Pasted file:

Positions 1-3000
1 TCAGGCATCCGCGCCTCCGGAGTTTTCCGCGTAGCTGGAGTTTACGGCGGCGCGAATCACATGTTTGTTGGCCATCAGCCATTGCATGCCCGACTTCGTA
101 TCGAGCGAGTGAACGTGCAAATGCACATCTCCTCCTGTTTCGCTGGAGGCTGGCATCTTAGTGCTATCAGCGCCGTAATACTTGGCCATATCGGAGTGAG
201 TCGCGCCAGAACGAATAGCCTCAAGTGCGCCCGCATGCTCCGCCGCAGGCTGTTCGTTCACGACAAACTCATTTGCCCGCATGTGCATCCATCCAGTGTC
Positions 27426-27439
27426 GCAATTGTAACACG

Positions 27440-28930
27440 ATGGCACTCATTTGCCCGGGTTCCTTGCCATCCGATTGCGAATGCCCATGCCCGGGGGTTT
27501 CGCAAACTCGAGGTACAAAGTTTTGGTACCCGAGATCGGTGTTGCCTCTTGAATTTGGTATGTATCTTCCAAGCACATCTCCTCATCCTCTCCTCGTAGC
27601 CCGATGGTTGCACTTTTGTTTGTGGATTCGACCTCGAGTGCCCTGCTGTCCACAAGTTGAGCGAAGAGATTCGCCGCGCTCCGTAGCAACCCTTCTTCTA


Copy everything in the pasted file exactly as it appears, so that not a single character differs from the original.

Positions 1-3000
1 TCAGGCATCCGCGCCTCCGGAGTTTTCCGCGTAGCTGGAGTTTACGGCGGCGCGAATCACATGTTTGTTGGCCATCAGCCATTGCATGCCCGACTTCGTA
101 TCGAGCGAGTGAACGTGCAAATGCACATCTCCTCCTGTTTCGCTGGAGGCTGGCATCTTAGTGCTATCAGCGCCGTAATACTTGGCCATATCGGAGTGAG
201 TCGCGCCAGAACGAATAGCCTCAAGTGCGCCCGCATGCTCCGCCGCAGGCTGTTCGTTCACGACAAACTCATTTGCCCGCATGTGCATCCATCCAGTGTC
Positions 27426-27439
27426 GCAATTGTAACACG

Positions 27440-28930
27440 ATGGCACTCATTTGCCCGGGTTCCTTGCCATCCGATTGCGAATGCCCATGCCCGGGGGTTT
27501 CGCAAACTCGAGGTACAAAGTTTTGGTACCCGAGATCGGTGTTGCCTCTTGAATTTGGTATGTATCTTCCAAGCACATCTCCTCATCCTCTCCTCGTAGC
27601 CCGATGGTTGCACTTTTGTTTGTGGATTCGACCTCGAGTGCCCTGCTGTCCACAAGTTGAGCGAAGAGATTCGCCGCGCTCCGTAGCAACCCTTCTTCTA